Celtics

6 takeaways as Celtics pull away late, claim odd win vs. Raptors

A balanced scoring attack lifted the Celtics on Sunday.

Raptors Celtics
Boston Celtics' Jayson Tatum drives past Toronto Raptors' Yuta Watanabe. Chris Young/The Canadian Press via AP

Here are the takeaways as the Celtics pulled away late in a quietly strange 109-97 victory over the Raptors on Sunday.

1. What do we make of Jayson Tatum’s performance on Sunday — a 2-for-16 shooting performance that yielded just eight points, but included seven rebounds and 10 assists? And what do we make of the fact that the Celtics were clearly better when he was in the game (Tatum was +13) despite those shooting struggles?

All credit due to Tatum: He helped the Celtics win even though he couldn’t find the range. Celtics coach Ime Udoka noted that the Celtics had 24 assists on 34 field goals, which he credited in large part to Tatum.

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“He’s just got to — at times — be the guy that’s going to bait guys out there,” Udoka said. “Be the decoy to some extent and draw that crowd, and you see everybody else pretty much ate off of him tonight.

“So credit to him for playing the right way, not getting frustrated and then sticking with it.”

Our best attempt to contextualize the Tatum conundrum: He has been bad from 3-point range all season, and much of his scoring is predicated on 3-point shooting. The final game in Tatum’s stretch of 30-point performances last week included an abysmal 1-for-9 performance from behind the arc, and Tatum has shot just 5-for-30 (16 percent) in his last four games from deep. He needs to keep shooting 3-pointers. He also needs to start making them consistently.

Still, the Celtics are better when he plays because opposing teams pay him a ton of attention, and he has improved drastically as a passer. If you believe Tatum’s shooting numbers will level out consistently, there’s a lot of reason for optimism baked into those numbers.

2. Grant Williams and Enes Kanter — soon to be Enes Kanter Freedom — were both solid once again. Williams was perhaps the Celtics’ best player in the first half, and he finished with 15 efficient points while continuing to drop 3-pointers (3-for-4). He is the NBA’s only member of the 50-40-90 club this season (51.4 percent from the field, 43.1 percent from three, and 90.5 percent from the free-throw line).

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Kanter, meanwhile, pulled down 10 rebounds and was once again inexplicably not bad at defense. His screening continues to be a positive, and Udoka acknowledged he considered leaving Kanter on the floor late against the Spurs (a game in which Kanter was a team-high +28 in an eight-point loss).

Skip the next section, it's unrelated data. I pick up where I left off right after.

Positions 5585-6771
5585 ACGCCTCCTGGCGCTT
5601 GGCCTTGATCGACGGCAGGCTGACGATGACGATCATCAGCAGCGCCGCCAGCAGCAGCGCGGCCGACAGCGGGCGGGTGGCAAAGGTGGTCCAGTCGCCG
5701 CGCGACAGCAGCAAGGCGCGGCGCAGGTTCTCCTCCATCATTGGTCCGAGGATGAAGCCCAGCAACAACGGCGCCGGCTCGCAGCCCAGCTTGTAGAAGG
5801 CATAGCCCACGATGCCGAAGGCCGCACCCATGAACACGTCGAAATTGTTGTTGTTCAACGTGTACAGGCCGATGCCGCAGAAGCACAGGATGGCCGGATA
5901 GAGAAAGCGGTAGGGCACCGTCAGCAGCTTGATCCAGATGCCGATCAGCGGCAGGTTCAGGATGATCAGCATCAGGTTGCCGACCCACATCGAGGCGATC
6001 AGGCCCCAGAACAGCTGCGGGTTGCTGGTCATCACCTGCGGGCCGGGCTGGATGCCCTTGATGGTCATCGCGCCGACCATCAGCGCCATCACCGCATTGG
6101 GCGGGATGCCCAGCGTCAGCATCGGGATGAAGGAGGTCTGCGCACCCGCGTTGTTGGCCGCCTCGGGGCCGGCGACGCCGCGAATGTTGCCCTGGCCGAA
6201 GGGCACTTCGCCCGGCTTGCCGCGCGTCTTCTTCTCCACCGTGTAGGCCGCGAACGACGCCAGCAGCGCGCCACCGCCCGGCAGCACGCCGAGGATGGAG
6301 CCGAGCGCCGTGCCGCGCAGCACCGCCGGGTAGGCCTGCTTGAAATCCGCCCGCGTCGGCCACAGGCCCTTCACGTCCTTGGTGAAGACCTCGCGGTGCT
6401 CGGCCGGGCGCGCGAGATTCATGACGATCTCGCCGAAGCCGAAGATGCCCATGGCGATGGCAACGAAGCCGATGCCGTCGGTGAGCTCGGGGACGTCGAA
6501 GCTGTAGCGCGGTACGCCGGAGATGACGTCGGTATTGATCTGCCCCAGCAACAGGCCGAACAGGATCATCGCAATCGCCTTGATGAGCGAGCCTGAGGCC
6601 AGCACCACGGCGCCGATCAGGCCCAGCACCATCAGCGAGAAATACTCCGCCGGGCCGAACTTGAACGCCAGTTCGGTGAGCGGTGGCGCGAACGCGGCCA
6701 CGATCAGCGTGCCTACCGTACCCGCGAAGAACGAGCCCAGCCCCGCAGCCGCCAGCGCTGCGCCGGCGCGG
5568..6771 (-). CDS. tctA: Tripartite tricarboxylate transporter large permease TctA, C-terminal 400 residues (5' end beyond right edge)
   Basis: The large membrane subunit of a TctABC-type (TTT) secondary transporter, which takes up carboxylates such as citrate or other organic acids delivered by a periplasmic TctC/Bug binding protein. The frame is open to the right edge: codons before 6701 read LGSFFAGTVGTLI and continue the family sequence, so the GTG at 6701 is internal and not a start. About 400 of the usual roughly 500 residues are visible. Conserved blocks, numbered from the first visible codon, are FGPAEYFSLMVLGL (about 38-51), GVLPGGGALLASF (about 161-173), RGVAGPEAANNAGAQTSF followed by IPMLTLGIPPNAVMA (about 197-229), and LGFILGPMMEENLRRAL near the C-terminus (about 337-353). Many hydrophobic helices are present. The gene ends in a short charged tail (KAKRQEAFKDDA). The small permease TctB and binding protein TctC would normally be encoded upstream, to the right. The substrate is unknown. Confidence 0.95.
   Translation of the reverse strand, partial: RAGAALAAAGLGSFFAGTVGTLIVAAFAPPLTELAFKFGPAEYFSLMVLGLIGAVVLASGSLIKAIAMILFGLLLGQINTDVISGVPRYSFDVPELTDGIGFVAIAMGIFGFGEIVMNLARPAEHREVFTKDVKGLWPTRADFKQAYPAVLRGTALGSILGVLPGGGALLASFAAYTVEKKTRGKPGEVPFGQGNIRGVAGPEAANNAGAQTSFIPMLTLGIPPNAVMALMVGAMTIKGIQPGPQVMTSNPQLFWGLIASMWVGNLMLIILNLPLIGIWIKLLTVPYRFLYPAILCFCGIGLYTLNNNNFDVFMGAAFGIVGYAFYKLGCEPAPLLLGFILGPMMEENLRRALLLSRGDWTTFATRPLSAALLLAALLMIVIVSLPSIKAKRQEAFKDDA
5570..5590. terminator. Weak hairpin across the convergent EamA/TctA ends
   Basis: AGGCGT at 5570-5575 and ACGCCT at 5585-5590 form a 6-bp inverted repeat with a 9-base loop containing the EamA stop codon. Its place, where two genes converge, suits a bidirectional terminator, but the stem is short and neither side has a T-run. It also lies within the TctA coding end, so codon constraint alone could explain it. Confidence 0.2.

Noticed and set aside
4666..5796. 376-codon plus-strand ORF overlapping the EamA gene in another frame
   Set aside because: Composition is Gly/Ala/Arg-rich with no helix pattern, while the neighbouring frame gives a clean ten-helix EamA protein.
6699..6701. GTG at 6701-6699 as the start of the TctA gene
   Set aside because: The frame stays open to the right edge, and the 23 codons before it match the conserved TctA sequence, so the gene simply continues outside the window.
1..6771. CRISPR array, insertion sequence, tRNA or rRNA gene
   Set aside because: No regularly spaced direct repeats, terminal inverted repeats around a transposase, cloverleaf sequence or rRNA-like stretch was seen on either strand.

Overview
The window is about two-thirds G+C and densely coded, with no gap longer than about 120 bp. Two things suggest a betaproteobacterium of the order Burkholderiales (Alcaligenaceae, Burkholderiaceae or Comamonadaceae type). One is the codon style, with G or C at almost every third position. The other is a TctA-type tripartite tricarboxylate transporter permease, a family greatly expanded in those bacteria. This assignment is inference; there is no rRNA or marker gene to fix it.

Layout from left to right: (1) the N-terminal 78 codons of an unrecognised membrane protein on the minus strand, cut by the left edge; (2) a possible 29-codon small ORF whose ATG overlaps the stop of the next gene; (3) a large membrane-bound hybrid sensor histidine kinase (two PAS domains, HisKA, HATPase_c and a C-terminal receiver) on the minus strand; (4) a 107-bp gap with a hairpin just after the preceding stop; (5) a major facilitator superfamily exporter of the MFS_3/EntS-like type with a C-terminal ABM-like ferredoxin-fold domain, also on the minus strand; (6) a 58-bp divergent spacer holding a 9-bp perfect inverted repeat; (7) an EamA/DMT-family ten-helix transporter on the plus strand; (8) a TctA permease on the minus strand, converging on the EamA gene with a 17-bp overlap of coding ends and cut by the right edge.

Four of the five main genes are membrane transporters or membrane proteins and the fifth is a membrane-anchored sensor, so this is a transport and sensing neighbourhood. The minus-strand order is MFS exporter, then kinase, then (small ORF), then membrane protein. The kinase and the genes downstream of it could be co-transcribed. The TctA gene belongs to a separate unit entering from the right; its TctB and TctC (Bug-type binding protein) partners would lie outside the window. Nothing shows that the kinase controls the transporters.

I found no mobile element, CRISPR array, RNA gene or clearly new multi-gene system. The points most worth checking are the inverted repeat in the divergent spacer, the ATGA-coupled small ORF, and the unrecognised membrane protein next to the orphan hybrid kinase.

“Doesn’t always show up in the stat sheet, but nine points, 10 rebounds, offensive glass like I mentioned,” Udoka said. “He’s a great screen setter, so all those things go unnoticed at times.”

Health was a concern for Celtics’ bigs prior to the season — Robert Williams has always struggled to stay on the floor, and Al Horford is getting older — but Grant Williams and Kanter have filled in the gaps nicely.

3. After the game, Ime Udoka told reporters Josh Richardson was exhausted in his return from a flu-related absence.

“Who told you that?” Richardson asked, when queried about needing a breather.

He was informed.

“Grapevine’s crazy,” Richardson muttered.

Richardson played well — 18 points on 6-for-11 shooting, and Marcus Smart praised his defense against Fred Van Vleet — but he did admit to being gassed.

“After about six minutes in there, seven minutes, I told Ime, ‘Yeah get me out, please get me out.’ I was tired,” he said. “But that’s how it should be. Give it everything you got while you’re out there and when you’re too tired, just sit down for a little bit.”

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4. Marcus Smart finished with 21 points (7-for-16), eight rebounds, and six assists, and he made a pair of crucial 3-pointers in the fourth quarter that helped the Celtics build an insurmountable lead.

Over the last 10 games, Smart is averaging 13 points and 7.1 assists with just 1.8 turnovers.

“He played a great game,” Udoka said.

5. Raptors fans were heated about the free-throw disparity in the first half — the Celtics were 18-for-18, while the Raptors were 3-for-3. That number evened out a bit over the course of the game, but the Celtics still nearly doubled the Raptors in free-throw attempts (31-16).

6. We’ve noted in the past that NBC Sports Boston broadcasts are remembering key moments in Celtics history as the NBA celebrates its 75th season. On Sunday, the broadcast flashed back to 1990, when the Celtics honored long-time radio play-by-play announcer Johnny Most — best known for barking “Havlicek stole the ball!” in a voice roughened to sandpaper by cigarettes.

On Sunday, Brian Scalabrine asked Mike Gorman about the first time he met Most. Gorman said his longtime TV partner Tommy Heinsohn used to eat with Most every night in the media room, and Most once coached Gorman to find a catchphrase — something he could go back to consistently at big moments.

Gorman and Most workshopped a few options, and the duo ultimately settled on what is perhaps Gorman’s most iconic phrase: “Got it!”

The peak behind the curtain was fascinating.

The Celtics face the Sixers at 7:30 p.m. on Wednesday.

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